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Table of Contents
excludeTable of Contents

Overview and Objectives

Once raw sequence files are generated (in FASTQ format) and quality-checked, the next step in most NGS pipelines is mapping to a reference genome. For individual sequences of interest, it is common to use a tool like BLAST to identify genes or species of origin. However, a typical example will have NGS dataset may have tens to hundreds of millions of reads, and a reference space that is frequently billions of bases, which BLAST and similar tools are not really designed to handle.

Thus, a large set of computational tools have been developed to quickly, and with sufficient (but NOT not absolute) accuracy align each read to its best location, if any, in a reference. Even though many mapping tools exist, a few individual programs have a dominant "market share" of the NGS world. These programs vary widely in their design, inputs, outputs, and applications. In this section, we will primarily focus on two of the most versatile mappers: BWA and Bowtie2, the latter being part of the Tuxedo suite (e.g. transcriptome-aware Tophat2).

Sample Datasets

You have already worked with a paired-end yeast ChIP-seq dataset, which we will continue to use here.  The paired end data should already be located at:

$SCRATCH/YEAST_FASTQ_AFTER_DAY_2
Code Block
languagebash
title"Permanent" location for original data
$WORK/archive/original/2014_05.core_ngs

We will also use two additional RNA-seq datasets, which are located at:

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/corral-repl/utexas/BioITeam/core_ngs_tools/$CLASSDIR/human_stuff

Set up a new directory in your scratch area called 'fastq_align', and populate it with copies the following files, derived from the locations given above:

File NameFile NameDescriptionSample
Sample_Yeast_L005_R1.cat.fastq.gzPaired-end Illumina, First of pair, FASTQYeast ChIP-seq
Sample_Yeast_L005_R2.cat.fastq.gzPaired-end Illumina, Second of pair, FASTQYeast ChIP-seq
human_rnaseq.fastq.gzPaired-end Illumina, First of pair only, FASTQHuman RNA-seq
human_mirnaseq.fastq.gzSingle-end Illumina, FASTQHuman microRNA-seq

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First copy the two human datasets to your $SCRATCH/core_ngs/fastq_prep directory.

cds mkdir fastq_align cd fastq_align cp $SCRATCH/YEAST_FASTQ_AFTER_DAY_2 /corral-repl/utexas/BioITeam/core_ngs_tools/
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languagebash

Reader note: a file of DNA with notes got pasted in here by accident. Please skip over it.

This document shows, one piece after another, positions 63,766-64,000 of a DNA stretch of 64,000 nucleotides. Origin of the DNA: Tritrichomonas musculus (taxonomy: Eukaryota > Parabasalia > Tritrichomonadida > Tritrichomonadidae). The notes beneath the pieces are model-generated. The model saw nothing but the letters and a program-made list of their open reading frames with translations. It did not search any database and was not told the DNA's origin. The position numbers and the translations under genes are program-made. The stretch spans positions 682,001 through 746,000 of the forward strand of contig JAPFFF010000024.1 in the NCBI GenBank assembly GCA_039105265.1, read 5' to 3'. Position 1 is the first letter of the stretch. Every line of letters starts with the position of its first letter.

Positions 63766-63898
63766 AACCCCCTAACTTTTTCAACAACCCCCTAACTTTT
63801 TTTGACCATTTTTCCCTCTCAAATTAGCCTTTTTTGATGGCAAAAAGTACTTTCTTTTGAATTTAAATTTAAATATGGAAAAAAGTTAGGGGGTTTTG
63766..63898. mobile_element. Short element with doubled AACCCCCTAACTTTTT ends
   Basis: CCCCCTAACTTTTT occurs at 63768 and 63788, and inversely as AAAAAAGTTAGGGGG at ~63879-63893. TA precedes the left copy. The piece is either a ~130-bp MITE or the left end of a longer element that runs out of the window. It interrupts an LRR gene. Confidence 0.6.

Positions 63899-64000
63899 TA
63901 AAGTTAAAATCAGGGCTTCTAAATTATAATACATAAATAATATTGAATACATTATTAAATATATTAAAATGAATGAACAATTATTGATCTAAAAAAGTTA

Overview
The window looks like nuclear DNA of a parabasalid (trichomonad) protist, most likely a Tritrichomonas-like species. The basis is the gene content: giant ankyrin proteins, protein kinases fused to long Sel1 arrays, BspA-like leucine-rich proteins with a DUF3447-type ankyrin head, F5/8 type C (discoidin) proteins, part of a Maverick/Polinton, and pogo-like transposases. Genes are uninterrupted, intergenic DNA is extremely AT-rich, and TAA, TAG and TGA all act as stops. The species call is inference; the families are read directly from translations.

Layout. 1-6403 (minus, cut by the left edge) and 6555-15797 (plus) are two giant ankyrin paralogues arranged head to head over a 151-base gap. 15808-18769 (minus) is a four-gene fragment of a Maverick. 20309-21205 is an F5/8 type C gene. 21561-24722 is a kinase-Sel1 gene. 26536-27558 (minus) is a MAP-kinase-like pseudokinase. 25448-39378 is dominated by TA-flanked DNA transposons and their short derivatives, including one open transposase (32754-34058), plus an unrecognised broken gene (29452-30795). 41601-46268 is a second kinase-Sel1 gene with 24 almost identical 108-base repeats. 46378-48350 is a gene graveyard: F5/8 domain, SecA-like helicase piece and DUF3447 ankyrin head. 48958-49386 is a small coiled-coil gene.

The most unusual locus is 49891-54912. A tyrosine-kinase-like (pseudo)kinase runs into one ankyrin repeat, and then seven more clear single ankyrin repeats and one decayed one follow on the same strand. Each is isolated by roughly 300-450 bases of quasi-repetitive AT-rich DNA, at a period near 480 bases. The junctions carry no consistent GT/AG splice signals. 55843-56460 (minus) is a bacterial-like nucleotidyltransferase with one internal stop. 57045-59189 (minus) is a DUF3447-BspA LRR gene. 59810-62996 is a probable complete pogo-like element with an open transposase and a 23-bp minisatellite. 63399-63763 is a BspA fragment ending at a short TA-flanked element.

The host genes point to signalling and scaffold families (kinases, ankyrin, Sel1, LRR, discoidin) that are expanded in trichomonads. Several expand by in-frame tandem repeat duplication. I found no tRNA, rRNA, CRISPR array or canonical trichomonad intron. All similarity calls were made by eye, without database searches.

titleHint:
Code Block
Stage human FASTQ data
cd $SCRATCH/core_ngs/fastq_prep
cp $CLASSDIR/human_stuff/*rnaseq.fastq.gz .

Do a fast quality check on the two new data files like you did earlier on the yeast files, and move all files and directories that are produced from the fastQC commands into a new subdirectory called 'fastqc_out'.

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titleHint:

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Create a $SCRATCH/core_ngs/align directory and make a link to the fastq_prep directory.

Code Block
languagebash
titlePrepare align directory
mkdir -p $SCRATCH/core_ngs/align
cd $SCRATCH/core_ngs/align
ln -s -f ../fastq_prep fq
ls -l 
ls fq

Reference Genomes

Before we get to alignment, we need a genome to align to.  We will use three different references here:  the  

  • the human genome (hg19)

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  • the yeast genome (sacCer3)

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  • and mirbase (v20)

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  • , human subset

Mirbase is a collection of all known microRNAs in all species, and we . We will use the human subset of that database as our alignment reference.  This has the advantage of being significantly smaller than the human genome, while containing all the sequences we are actually interested in.

Expand
titleIf it's simpler and faster, would one ever want to align a miRNA dataset to hg19 rather than mirbase? If so, why?
  1. Due to natural variation, sequencing errors, and processing issues, variation between reference sequence and sample sequence is always possible. Alignment to the human genome allows a putative "microRNA" read the opportunity to find a better alignment in a region of the genome that is not an annotated
microRNA relative to the
  1. microRNA
reference sequence
  1. . If this occurs, we might think that a read represents a microRNA (since it aligned in the mirbase alignment), when it is actually more likely to have come from a non-miRNA area of the genome.
  2. If we suspect our library contained other RNA species, we may want to quantify the level of "contamination". Aligning to the human genome will allow rRNA, tRNA, snoRNA, etc to align. We can then use programs such as bedtools, coupled with appropriate genome annotation files, to quantify these "off-target" hits.

These are the three reference genomes we will be using today, with some information about them (and here is information about many more genomes):

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